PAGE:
Therefore: make luxury objects out of other complete objects
The process of commodity production: at every step a set of component resources goes in and a slightly more worked or assembled product comes out. Ore is mined, smelted, cast into steel; steel and plastic meet stamp and mold to produce a razor; a razor gets put in a pastel box and becomes a Lifestyle Subscription Product™!
And there's a constant drive to extend these processes: if there's anything we've learned from subscription bundling it's that one more step in the production chain equals one more opportunity to upsell.
Luxury products use valuable materials.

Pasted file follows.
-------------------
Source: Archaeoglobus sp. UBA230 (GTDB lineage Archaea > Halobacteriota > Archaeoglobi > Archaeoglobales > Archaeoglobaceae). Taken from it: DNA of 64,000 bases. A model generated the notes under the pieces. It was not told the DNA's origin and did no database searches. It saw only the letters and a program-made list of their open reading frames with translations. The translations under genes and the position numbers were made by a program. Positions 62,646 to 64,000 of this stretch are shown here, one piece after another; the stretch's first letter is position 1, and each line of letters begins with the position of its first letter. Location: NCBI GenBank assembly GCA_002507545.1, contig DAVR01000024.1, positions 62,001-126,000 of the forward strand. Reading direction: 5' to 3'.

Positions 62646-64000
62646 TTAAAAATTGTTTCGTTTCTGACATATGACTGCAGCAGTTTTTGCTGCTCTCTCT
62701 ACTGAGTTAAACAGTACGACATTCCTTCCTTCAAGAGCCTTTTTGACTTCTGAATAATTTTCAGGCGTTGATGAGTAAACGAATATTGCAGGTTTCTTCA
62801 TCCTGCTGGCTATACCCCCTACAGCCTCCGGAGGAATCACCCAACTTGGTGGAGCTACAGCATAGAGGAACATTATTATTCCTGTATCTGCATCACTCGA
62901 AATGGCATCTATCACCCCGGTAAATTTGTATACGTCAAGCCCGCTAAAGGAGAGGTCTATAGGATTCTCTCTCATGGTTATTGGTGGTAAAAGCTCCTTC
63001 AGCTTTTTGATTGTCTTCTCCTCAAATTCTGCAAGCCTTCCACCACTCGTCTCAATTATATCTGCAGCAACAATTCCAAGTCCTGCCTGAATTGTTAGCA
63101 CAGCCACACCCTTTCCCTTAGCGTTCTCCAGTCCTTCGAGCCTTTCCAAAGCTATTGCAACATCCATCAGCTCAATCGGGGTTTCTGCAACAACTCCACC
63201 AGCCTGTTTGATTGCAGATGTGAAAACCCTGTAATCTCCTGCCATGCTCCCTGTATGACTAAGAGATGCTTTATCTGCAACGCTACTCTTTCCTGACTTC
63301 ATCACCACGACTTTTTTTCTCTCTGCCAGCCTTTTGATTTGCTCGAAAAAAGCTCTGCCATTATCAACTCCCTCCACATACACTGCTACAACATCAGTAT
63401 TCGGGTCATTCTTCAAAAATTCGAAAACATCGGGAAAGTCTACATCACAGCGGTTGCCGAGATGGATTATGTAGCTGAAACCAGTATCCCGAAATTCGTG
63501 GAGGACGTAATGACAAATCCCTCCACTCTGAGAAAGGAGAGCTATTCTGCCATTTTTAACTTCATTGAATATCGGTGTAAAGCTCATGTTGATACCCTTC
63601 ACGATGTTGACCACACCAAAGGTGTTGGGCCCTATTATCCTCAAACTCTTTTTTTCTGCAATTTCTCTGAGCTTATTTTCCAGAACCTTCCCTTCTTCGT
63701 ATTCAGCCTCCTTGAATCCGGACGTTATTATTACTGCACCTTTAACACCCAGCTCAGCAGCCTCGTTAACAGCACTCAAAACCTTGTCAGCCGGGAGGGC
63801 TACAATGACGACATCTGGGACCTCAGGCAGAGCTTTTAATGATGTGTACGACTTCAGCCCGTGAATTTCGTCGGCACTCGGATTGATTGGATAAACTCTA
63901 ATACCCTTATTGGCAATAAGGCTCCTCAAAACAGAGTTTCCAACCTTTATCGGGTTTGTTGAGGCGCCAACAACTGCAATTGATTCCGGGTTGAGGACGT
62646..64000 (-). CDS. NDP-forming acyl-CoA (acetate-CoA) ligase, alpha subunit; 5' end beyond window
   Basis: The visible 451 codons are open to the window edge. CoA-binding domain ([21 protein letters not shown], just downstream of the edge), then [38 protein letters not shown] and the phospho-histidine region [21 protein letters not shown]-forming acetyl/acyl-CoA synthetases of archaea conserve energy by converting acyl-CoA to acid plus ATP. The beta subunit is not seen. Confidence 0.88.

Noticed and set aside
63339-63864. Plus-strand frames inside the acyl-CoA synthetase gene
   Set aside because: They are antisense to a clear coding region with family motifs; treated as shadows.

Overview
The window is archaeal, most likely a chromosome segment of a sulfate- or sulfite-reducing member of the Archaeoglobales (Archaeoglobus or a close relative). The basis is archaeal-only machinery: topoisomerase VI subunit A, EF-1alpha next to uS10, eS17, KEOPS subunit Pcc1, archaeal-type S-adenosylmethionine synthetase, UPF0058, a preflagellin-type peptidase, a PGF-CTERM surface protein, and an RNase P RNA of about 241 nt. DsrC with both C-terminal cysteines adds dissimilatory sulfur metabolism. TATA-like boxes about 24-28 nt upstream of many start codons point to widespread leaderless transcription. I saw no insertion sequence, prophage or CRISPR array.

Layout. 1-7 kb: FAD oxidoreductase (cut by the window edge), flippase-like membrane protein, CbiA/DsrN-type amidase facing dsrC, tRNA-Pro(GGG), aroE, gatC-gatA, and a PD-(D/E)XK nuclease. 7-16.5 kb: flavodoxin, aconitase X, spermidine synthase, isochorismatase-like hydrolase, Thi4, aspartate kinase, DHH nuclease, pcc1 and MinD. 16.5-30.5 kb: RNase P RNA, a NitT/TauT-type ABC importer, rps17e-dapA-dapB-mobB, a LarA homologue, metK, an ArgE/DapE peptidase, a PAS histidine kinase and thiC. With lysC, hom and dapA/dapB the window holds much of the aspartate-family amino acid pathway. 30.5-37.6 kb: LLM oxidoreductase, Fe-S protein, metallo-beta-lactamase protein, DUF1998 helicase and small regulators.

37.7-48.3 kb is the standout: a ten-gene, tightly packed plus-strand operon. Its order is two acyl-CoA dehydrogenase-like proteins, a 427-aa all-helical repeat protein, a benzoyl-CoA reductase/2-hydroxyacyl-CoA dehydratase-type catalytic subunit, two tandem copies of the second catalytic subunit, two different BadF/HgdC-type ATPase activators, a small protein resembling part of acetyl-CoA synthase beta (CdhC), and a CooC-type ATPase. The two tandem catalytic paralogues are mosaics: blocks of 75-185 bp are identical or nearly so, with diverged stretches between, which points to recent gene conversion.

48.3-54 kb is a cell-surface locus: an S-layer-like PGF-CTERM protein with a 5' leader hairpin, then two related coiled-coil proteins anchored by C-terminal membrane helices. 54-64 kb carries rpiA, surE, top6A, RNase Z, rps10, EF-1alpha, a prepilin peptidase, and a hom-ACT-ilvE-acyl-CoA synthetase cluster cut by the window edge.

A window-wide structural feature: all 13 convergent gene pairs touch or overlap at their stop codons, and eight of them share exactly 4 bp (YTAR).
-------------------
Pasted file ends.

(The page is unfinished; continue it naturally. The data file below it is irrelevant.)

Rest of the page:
Materials derive value from their place in history and culture.
Historically we make luxury objects out of inherently valuable materials. Gold and jewels are perennial favorites, but rare speaks a language of its own: in the 1800s when aluminum was exotic and new, the bourgeois aristocrats of France prized their flimsy, inconvenient, aluminum cutlery more than their antique silverware.
Today, Birkin bags appreciate with an average 14% annual return, consistently beating the S&P 500 - by this metric, just as gold, though shiny, is no longer the basis of currency, we can look to the Birkin bag itself as the new luxury raw material par excellence.
When brands collaborate they conflate, crossover, and context-collapse. A logo gets replaced here, a brand color there. In the end, what of the flagship product remains? BIRKINSTOCKS, though, are no collaboration; perhaps we might more properly call them a transubstantiation.